30 August 2009

Some street iron pics

I'm a bit tired after the weekend, so here's pictures from the car show in Rochelle the weekend before, to complete the automotive trifecta.
If I recall, this was a 1953 or 1954 Dodge, but right now it escapes me. Feel free to correct me-there were some eras that all autos looked pretty much the same, and the early 1950s were such a time.
A sharp 1963 Chevy Impala, white with a red interior. The Impala was a fairly popular model for Chevrolet-decent power and speed, but big enough to be a nice family car as well.

1956 Plymouth Belvedere. When you think of the great vehicles of the 1950s, odds are good that there isn't a Chrysler Corporation product on the mental list. Don't know why-I suspect Chrysler's vehicles were comparable in quality to Ford and GM. The vehicle style is OK but nothing special-possibly why 1950s Chryslers don't appear at too many car shows.

But by the 1960's the company got it right with big muscle cars like this 1969 Dodge Charger R/T. One expects Bo and Luke Duke to show up and drive it away.

It wouldn't be a cruise or car show without a Camaro, and I do like the 1969 SS. The new Holden Camaro is cool, but I like the old small model myself.

The 1957 Chevy Bel Air-one of the finest looking vehicles ever to roll out of Detroit. You'll see several '57s at most shows, and they all look great, from the stock family car to the heavily modified street rod. Most of the owners of stock vehicles have taken care to match the pastel pinks, greens, and blues so prevalent in 1950s styling. An awesome set of wheels!

This 1923 Ford hot rod would be fun to drive around! It even sports 1923 Illinois license plates in addition to a modern-day tag in the back.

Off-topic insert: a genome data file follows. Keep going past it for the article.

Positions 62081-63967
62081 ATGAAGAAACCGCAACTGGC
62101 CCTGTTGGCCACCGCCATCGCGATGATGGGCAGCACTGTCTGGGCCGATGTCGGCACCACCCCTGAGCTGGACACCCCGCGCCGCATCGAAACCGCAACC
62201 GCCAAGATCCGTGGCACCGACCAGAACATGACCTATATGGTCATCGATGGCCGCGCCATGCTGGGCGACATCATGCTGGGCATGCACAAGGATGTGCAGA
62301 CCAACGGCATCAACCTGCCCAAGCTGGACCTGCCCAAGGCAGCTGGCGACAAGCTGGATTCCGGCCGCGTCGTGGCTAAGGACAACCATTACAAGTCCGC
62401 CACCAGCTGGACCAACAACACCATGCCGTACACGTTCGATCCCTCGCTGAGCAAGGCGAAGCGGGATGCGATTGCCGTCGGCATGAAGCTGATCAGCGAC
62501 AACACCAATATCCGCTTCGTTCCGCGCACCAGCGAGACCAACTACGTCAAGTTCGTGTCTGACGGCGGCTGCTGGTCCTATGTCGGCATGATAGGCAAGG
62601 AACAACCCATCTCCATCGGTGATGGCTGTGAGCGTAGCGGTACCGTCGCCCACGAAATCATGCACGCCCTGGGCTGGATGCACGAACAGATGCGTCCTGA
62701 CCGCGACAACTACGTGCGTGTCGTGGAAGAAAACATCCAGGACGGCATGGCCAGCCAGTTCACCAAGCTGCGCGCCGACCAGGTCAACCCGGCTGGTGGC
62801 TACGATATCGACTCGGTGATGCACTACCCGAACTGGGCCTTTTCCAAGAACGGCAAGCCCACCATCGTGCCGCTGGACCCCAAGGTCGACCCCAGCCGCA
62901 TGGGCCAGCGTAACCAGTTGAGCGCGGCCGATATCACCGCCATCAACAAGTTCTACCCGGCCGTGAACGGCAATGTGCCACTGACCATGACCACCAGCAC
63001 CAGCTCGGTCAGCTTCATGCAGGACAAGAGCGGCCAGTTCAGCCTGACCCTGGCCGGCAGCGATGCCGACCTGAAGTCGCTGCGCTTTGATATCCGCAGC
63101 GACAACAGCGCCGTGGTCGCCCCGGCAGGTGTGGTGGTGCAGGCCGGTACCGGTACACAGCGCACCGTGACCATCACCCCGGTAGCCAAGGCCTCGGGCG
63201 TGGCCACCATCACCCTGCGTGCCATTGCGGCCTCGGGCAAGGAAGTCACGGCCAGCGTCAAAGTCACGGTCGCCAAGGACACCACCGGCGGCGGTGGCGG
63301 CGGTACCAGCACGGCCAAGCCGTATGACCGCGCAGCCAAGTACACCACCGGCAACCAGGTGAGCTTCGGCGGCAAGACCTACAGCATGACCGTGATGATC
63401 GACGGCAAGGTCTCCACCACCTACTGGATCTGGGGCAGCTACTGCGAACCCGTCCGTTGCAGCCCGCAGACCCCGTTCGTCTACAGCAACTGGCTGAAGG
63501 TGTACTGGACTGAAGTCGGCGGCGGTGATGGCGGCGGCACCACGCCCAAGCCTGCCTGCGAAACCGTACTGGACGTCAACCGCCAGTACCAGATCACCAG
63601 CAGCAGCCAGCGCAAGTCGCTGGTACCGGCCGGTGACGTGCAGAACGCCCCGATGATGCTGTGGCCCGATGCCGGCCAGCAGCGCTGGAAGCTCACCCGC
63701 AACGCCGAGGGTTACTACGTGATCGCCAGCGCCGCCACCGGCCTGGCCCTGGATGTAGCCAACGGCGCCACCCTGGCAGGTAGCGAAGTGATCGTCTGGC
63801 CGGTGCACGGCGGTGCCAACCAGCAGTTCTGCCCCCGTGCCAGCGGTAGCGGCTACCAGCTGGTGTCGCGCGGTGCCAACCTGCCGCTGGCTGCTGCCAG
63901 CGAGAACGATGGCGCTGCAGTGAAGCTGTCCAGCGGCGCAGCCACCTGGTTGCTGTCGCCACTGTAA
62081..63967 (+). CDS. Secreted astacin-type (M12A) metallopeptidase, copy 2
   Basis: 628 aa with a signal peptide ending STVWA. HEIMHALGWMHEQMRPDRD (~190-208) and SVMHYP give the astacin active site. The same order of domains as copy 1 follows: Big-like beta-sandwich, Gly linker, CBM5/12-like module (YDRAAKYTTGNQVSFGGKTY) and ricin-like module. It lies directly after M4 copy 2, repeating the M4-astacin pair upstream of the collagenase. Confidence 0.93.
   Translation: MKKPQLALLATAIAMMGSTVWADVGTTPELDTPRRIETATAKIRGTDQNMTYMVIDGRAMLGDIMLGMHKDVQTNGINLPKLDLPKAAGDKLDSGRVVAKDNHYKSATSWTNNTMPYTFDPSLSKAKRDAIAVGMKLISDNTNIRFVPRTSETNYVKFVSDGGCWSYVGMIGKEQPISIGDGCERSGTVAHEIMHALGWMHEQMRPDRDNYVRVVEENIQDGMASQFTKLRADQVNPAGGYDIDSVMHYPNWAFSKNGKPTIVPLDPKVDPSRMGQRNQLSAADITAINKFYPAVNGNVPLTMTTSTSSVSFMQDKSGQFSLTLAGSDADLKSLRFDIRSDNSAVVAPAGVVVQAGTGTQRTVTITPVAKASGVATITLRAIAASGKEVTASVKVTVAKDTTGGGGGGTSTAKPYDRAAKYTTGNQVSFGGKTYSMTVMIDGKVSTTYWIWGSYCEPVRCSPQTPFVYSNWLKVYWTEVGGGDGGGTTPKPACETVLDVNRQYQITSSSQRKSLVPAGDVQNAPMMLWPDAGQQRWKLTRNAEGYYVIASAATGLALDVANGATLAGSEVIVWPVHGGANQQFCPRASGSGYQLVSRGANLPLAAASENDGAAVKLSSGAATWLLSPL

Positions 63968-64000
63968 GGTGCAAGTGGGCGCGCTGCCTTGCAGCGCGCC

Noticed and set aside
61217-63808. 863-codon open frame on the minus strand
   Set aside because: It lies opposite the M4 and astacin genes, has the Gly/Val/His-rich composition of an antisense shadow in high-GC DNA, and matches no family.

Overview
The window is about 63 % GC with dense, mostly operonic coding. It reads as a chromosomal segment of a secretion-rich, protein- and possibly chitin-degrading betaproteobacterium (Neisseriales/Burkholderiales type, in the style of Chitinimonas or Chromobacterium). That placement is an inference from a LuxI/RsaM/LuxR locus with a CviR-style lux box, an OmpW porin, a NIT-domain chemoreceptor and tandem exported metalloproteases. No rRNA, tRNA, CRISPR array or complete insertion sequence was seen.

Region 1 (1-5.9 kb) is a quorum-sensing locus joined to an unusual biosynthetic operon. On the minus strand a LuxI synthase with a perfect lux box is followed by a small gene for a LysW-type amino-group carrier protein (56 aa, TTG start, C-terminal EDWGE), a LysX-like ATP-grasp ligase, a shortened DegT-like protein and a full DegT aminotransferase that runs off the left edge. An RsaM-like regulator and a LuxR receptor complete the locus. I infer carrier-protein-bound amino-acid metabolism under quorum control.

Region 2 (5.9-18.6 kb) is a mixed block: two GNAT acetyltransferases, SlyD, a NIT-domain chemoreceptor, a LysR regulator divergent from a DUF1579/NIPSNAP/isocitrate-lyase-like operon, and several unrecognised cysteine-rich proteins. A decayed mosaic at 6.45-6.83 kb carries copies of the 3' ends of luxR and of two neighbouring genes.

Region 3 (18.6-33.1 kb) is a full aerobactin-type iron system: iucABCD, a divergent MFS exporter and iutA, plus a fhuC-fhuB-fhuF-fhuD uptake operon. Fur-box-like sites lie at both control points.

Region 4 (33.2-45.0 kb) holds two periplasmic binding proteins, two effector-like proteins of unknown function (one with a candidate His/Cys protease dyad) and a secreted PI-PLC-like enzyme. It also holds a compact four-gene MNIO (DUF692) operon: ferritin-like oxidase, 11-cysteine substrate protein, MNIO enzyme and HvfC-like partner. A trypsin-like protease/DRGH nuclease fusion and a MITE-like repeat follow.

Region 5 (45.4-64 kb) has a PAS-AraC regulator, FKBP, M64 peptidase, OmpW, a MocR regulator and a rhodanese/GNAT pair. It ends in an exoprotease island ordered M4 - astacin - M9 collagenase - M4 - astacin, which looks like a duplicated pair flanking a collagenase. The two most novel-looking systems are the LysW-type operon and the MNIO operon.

I've never seen one of these-a 1953 Studebaker coupe with a truck bed. I've seen plenty of Ford Rancheros and Chevy El Caminos-cars playing at being pickup trucks-but I didn't know the fellows in South Bend built a line of these! Cool!

Ahh, here we go! A 1984 Hurst/Olds Cutlass, the high performance version of my beloved Cutlass line! A beautiful bit of iron. I'll trade this guy my car for his, if he's up to do so. He likely isn't. Ah well...

A big, heavy 1958 Chevy Impala-5,000 lbs of American steel. These early Impalas just look monstrous compared to, well, nearly any car on the road today.

Another '57 Chevy-this one a Nomad station wagon. The Nomad was, of course, the wagon version of the Bel Air, and a bit rarer car. It's astounding to look under the hood of the older cars-no emission controls, electronics, or sensors-just an engine that you can repair yourself if you have some mechanical knowledge. Things have changed some in fifty years.

Last and possibly least, a 1970 AMC Gremlin. The Gremlin was supposed to be a light, fast machine with a fair-sized engine. In reality, they were an uncomfortable car to ride in and the styling left something to be desired. The back seat had zero legroom-I know this because I had to wedge myself in to one of the damn things when I was 12 years old and my friend George's parents (proud Gremlin owners) drove me into town-a seven mile long trip that felt like seventy miles. A car whose time came and went.
Enjoy the vehicles!
yankeedog out.


  1. Very cool. If you ever make your way over here, pack a few of them in your suitcase as they go for a premium around here.

  2. Nice old weaponry, esp. the Camaro and the Charger. The Gremlin's giving me Wayne's World flashbacks. The Studebaker's what we Aussies have always called a 'ute' - that El Camino style of sticking a truck bed on the back of a family car to make a cheap-to-mass-produce utility vehicle has always been around in Oz (allegedly we invented the concept, or at least popularised it) - they were going to use the latest Commodore ute as the basis of a reborn Chevy El Camino, Bob Lutz pipes up every couple of years to suggest it but don't think it'll ever get up. Pity, it'd be popular I suspect.

  3. Once again thanks for the pics! The story/legend/what I was told, is that a farmer´s wife wanted something her husband could use around the farm but still drive her to church on Sunday, thus the utility or ute.

  4. Naut-Well, we did have some John Deere fans make their way up here from Oz last year for a collector's auction. A few of them bought tractors to take back! I'd bet I could sell those cars there, at that.

    Doc-The Pacer was the Gremlin's bigger brother. AMC turned out a few good cars (Javelin, Hornet), and some real dogs (Gremlin, Alliance).

    The Commodore ute looks like the Chevrolet SSR here, sold from 2003 to 2006. I've seen a few but they didn't sell too well. The El Caminos and Rancheros did all right.

    Bangar-That's as good an explanantion as any, I reckon.

  5. Those are some sweet rides, thanks for the post.